The Federal Government has finally passed the Fair Work Amendment Bill through the Senate, although business groups are now saying work has to be done to make more substantial changes to industrial relations laws.
The amendments, which include some minor changes to unfair dismissal laws, have been welcomed by industrial relations experts.
“It’s mostly technical amendments,” says industrial relations lawyer and expert Peter Vitale, who also told SmartCompany the changes will bring some relief to businesses.
Business groups including the Australian Industry Group have said the government now needs to get to work on more substantial changes. Chief executive Innes Willox said it’s now time to focus “on the most important issues”.
Even though the amendments might be minor, businesses still need to keep on top of them. Here’s a quick summary of what you need to know about the changes.
More powers to strike down applications
Fair Work now has the power to strike out an application for award variations that have no reasonable prospects for success.
There are quite a few changes when it comes to unions. The amendments include that bargaining notices have to be more specific. Another key change: Union officials can no longer be a bargaining representative for employees who don’t belong to that union.
Some key changes to enterprise agreements. Any clauses in agreements that permit employees to “opt out” are now prohibited. Also, the act now bans anyone from making an enterprise agreement with just one employee.
These cover the most important changes for small business. The big one: the time limit for lodging unfair dismissal applications has now been extended to 21 days.
Though frustrating for businesses, there’s some relief. The act now reduces the time limit for lodging a general protections claim to just 21 days. So the time limit for both these cases is now in sync.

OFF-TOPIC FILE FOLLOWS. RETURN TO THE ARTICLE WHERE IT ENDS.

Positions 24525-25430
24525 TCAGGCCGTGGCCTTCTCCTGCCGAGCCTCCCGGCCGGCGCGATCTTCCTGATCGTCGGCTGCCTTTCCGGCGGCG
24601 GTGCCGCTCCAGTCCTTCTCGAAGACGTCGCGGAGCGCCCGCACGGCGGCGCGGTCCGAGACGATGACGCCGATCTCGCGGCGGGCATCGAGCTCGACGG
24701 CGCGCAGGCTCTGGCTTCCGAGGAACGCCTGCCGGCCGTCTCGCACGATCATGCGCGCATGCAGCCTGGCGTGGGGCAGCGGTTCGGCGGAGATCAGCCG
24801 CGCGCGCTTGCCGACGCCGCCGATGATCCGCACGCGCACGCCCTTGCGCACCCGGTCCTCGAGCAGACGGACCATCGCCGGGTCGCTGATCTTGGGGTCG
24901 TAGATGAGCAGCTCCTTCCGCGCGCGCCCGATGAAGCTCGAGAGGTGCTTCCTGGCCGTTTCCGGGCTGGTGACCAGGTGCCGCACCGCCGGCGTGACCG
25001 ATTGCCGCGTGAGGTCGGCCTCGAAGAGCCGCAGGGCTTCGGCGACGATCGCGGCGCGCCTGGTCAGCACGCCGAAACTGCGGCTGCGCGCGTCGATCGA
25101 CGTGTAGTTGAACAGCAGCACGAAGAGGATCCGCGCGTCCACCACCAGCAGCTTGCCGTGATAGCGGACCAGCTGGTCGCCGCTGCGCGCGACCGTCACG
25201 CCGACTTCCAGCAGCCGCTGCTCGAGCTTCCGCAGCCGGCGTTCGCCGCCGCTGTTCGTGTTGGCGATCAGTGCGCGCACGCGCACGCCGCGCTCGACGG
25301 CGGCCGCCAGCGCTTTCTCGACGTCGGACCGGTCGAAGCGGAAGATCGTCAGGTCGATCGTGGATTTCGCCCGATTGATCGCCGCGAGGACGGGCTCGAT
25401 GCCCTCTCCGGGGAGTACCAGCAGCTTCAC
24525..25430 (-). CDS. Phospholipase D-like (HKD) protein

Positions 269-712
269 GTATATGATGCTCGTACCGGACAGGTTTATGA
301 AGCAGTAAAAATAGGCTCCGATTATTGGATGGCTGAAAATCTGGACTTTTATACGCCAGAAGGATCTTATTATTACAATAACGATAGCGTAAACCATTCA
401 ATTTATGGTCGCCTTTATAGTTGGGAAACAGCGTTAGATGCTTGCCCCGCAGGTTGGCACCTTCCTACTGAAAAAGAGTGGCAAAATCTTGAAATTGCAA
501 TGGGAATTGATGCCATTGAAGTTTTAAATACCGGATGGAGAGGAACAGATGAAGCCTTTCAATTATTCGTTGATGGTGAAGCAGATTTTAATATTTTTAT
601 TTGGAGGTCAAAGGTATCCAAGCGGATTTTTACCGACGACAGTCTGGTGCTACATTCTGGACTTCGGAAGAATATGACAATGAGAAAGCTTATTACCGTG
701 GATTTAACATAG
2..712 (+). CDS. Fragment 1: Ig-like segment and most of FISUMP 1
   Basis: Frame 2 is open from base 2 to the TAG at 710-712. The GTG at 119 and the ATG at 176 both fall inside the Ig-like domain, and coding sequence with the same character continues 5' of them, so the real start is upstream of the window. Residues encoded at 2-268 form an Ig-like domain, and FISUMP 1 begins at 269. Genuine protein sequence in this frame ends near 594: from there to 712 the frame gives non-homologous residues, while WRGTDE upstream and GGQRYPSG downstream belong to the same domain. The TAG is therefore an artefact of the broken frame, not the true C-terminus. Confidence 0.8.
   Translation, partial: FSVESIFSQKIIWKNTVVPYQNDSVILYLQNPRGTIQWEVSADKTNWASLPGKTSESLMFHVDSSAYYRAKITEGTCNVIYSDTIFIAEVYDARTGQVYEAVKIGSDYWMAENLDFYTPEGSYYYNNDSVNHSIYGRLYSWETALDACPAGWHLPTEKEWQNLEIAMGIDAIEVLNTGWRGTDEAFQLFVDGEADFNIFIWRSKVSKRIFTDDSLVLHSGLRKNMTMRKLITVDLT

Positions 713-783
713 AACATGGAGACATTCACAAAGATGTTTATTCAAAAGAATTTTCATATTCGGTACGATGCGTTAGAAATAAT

Also, Fair Work Australia now has the power to dismiss applications where the parties have concluded a settlement agreement, or when an applicant fails to attend a proceeding or they fail to comply with directions or orders surrounding the application. That’s good news for business owners.
Fair Work Australia now has the power to make costs orders against a party that has unreasonably failed to discontinue a proceeding, or that has unreasonably failed to agree to terms of settlement that could have led to the application being discontinued; or, whether it’s through an “unreasonable act or omission”, has led the other party to incur costs.
Fair Work name change
Nothing much here: Fair Work Australia will have its name changed to something a little more descriptive of its function, although still containing the words “Fair Work”.
President, general manager
This change has industrial relations experts a little flustered. The president, or any deputy president, will now have the ability to stay the operation of a decision under appeal or review, whether or not the president or deputy is a member of the bench hearing the appeal.
There’s also been a change to allow the acting commissioner to appoint acting deputy presidents. Whether or not this has ramifications in practice will no doubt be revealed in time.